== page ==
And that just shows how ignorant he really is. Knowing English is far, far, more important than learning coding. It is useful in just about every single field out there and give you the ability to communicate to nearly anyone on Earth, certainly any place that has a strong economy and/or strong educational system. But most importantly, communication language is something best learned when very young. The brain designed to be wide open and ready for communication language ability. Computer coding is something the brain is NOT really ready for when very young- that comes later with logic, reasoning, math, etc. And keep in mind that while all humans can easily learn English [when young], that is NOT true for coding- there is a large portion, perhaps a majority, of people who will never really learn or master coding at ANY age.

    Knowing both (English and Coding) is great. But if you have to choose one, make it English and teach it young. If you can do both, teach coding later, after English.

    • Re:Wrong (Score:4, Interesting)

      by thegarbz ( 1787294 ) on Thursday October 12, 2017 @05:40PM (#55359469)

      To add some European context, a few months ago I drove 3 hours in the car. In those 3 hours I passed through 4 areas with 4 different native languages (Dutch, French, German, Luxembourgish) broken up into 8 different dialects. None of this included English as a primary, yet that is the only language I could rely on to use at every step of my trip.

      If I had anything to say in response to Apple's CEO using code I'd write it in Brainfuck since that seems to be the only thing that would make sense to him.

    • that just shows how ignorant he really is

      Of course but he didn't say that because he really thought that was true, he said that for the purpose of marketing .

  • Computers might be the ones who need to learn how to code. SPOOKY as hell because when you set the task of communication computer to computer in terms of AI it can cause the creation of new language [forbes.com]. I know this is different from being self aware and codex ergo sum is not that same as je pense, donc je suis but perhaps it is a start and it is a related first step. Tim Cook is wrong here the future of computer coding might very well be by humans not creating the complete algorithms.

    After all, a complicated

  • Let me translate (Score:2, Insightful)

    by kaatochacha ( 651922 )

    "If everyone learns to code, then we can pay programmers less. Thank you!"

  • The job growth is NOT in IT! Go learn a trade.
  • by King_TJ ( 85913 ) on Thursday October 12, 2017 @04:36PM (#55359063) Journal

    Seriously ... I've never heard a reference to any software he developed before?

    Bill Gates, by contrast, actually DID write some code, including part of the BASIC operating system that was used in some of the old Radio Shack TRS-80 computers.

    It seems to me like if you haven't learned to code yourself, it's pretty hypocritical to declare that all students need to learn it now.

    • It seems to me like if you haven't learned to code yourself, it's pretty hypocritical to declare that all students need to learn it now.

      Well, no, I don't think Tim Cook ever wrote any code. His claim to fame was the business guy that went to Asia and secured the supply chain to make sure that not only could Apple build as many iPhones as they wanted, but also tied up all stock of component parts so that nobody else could build a competitor phone with the same or better parts. Here he is, as a business man, telling the French that between learning English or learning a skill, particularly one that the US is currently known for, they'd be bet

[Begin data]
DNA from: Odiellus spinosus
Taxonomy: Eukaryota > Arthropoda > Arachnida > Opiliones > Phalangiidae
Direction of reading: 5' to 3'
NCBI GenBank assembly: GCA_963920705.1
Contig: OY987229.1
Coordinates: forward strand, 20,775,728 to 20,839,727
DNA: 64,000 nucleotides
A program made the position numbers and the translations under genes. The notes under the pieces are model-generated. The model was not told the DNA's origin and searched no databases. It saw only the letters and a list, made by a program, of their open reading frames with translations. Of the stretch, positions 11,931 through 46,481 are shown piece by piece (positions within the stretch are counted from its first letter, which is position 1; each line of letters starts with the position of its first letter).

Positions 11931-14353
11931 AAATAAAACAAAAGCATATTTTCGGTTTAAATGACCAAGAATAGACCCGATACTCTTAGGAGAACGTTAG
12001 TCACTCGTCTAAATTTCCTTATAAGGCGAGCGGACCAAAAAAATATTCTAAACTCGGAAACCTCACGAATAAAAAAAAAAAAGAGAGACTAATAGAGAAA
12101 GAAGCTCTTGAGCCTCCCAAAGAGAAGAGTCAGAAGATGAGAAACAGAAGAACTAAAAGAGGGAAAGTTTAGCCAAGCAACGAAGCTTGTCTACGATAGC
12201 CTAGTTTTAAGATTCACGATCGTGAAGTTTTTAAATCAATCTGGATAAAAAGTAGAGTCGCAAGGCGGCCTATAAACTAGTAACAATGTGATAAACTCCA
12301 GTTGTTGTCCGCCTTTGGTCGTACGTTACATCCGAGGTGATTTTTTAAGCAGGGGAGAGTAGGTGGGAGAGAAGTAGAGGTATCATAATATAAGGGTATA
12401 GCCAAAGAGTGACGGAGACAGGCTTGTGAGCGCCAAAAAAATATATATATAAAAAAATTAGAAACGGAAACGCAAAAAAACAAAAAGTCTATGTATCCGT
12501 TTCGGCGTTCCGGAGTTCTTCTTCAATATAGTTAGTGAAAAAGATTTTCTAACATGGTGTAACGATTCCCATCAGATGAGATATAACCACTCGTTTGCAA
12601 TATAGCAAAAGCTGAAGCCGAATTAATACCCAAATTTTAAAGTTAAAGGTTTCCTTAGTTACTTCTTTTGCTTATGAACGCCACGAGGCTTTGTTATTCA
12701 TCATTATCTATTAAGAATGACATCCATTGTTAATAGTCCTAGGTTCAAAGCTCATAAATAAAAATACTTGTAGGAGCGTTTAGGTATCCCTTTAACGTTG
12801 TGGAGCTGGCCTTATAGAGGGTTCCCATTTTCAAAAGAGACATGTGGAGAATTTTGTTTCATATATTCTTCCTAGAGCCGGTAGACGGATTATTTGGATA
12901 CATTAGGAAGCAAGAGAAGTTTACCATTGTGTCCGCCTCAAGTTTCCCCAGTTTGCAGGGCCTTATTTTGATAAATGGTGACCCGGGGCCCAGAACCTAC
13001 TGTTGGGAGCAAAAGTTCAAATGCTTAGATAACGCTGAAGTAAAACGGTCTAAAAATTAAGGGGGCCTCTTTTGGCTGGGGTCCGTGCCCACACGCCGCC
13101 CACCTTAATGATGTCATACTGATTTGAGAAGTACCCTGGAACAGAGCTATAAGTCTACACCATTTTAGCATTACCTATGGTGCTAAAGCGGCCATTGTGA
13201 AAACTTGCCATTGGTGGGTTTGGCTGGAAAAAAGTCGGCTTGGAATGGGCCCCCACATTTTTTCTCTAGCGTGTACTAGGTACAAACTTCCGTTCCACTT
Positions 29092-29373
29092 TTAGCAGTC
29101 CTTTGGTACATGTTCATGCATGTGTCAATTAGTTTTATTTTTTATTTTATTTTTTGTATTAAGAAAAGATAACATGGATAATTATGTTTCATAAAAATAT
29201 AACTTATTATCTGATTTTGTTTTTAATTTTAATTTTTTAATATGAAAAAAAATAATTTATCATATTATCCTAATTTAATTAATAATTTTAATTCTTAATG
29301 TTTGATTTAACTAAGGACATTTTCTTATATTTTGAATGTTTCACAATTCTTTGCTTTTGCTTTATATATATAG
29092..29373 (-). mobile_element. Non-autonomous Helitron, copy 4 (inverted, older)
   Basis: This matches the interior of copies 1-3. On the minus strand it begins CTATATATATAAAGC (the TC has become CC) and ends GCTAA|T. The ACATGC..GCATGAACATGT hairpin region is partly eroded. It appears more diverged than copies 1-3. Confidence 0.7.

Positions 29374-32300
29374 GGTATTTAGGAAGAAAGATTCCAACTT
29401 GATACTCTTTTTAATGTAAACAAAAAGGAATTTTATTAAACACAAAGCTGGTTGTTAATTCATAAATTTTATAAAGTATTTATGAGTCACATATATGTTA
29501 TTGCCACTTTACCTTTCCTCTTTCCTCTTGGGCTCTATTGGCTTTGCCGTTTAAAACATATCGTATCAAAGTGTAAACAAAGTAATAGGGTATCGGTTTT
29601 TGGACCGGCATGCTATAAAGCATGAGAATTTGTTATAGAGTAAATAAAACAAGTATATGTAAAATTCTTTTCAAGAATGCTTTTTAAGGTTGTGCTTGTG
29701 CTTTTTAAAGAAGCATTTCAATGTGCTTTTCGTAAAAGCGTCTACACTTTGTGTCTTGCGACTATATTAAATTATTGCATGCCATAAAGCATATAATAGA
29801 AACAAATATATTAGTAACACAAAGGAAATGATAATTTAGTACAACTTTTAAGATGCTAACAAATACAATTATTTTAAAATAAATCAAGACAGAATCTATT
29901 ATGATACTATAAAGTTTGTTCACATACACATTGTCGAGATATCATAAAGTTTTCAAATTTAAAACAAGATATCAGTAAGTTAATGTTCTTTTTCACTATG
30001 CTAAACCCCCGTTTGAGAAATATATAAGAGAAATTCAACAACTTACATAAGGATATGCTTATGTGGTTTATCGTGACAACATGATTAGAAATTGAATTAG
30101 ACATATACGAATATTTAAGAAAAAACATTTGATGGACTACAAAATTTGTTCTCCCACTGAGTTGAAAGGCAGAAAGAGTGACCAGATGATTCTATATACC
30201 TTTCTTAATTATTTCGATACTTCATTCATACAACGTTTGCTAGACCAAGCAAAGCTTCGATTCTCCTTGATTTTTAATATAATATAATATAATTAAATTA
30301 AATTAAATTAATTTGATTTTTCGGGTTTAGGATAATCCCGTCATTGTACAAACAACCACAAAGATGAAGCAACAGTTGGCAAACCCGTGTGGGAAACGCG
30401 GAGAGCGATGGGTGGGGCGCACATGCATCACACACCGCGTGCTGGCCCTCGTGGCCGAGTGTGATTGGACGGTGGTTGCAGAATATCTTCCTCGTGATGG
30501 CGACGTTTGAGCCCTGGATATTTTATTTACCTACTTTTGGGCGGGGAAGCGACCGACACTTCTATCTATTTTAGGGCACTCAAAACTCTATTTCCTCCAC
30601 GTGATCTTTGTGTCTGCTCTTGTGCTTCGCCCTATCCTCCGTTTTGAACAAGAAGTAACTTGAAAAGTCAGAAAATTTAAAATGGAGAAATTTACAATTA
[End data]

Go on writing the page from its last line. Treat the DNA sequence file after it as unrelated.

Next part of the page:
• Comparing coding to language is an exercise in shortsightedness.

  • This idea that learning to code is analogous to learning a natural language is a stupid one, usually promulgated by red-state xenophobes who really just want to cut funding for foreign language instruction, and send everyone to YouTube for a free Intro to Java tutorial and pretend it's just as good.

    Seriously. It's bullshit. Just stop. Please.

  • Here : https://developer.apple.com/do... [apple.com]
    I see a button for Chinese, Japanese, Korean. The rest is in English. There is nothing in French.
    So how am I supposed to know what your system does if I can't read English Mr. Cook? Maybe I should learn Chinese?

    Languages other than English are always second class in computing. You can't code effectively without at least some basic English skills. Though if the point is to teach code as a support for logical reasoning, then why not, but in that case, it is much closer

  • Mandarin Chinese 1.09 billion speakers
    English 983 million speakers ...
    French 229 million speakers

    If you know Chinese or English, you can determine the requirements of nearly a billion people for any code you write. If you know English, 611 million of those people could be outside the US and England.

    If you know Mandarin Chinese, only about 100 million speakers would be outside of "greater China" (PRC/HK/ROC/other Asian Ethnic Chinese)

    Now it is true that 115 million African people spread across 31 Francophon

  • Says the native english speaker who can't code.

    Well done Mr Cook!

  • So, how does he expect to be understood by the French? In code?
  • This is all just trite "tech is great and important" cheerleader noiseâ" unless and until Apple bundles a modern version of Hypercard with OSX and IOS.

    How about it, Tim?

  • Another clown who wants plenty of code monkeys to select from.
  • by ChunderDownunder ( 709234 ) on Friday October 13, 2017 @02:32AM (#55360871)

    when XCode runs on an iPad.

    Otherwise, your $500 iPad that my niece's parents were forced to buy for her schooling is not fit for purpose.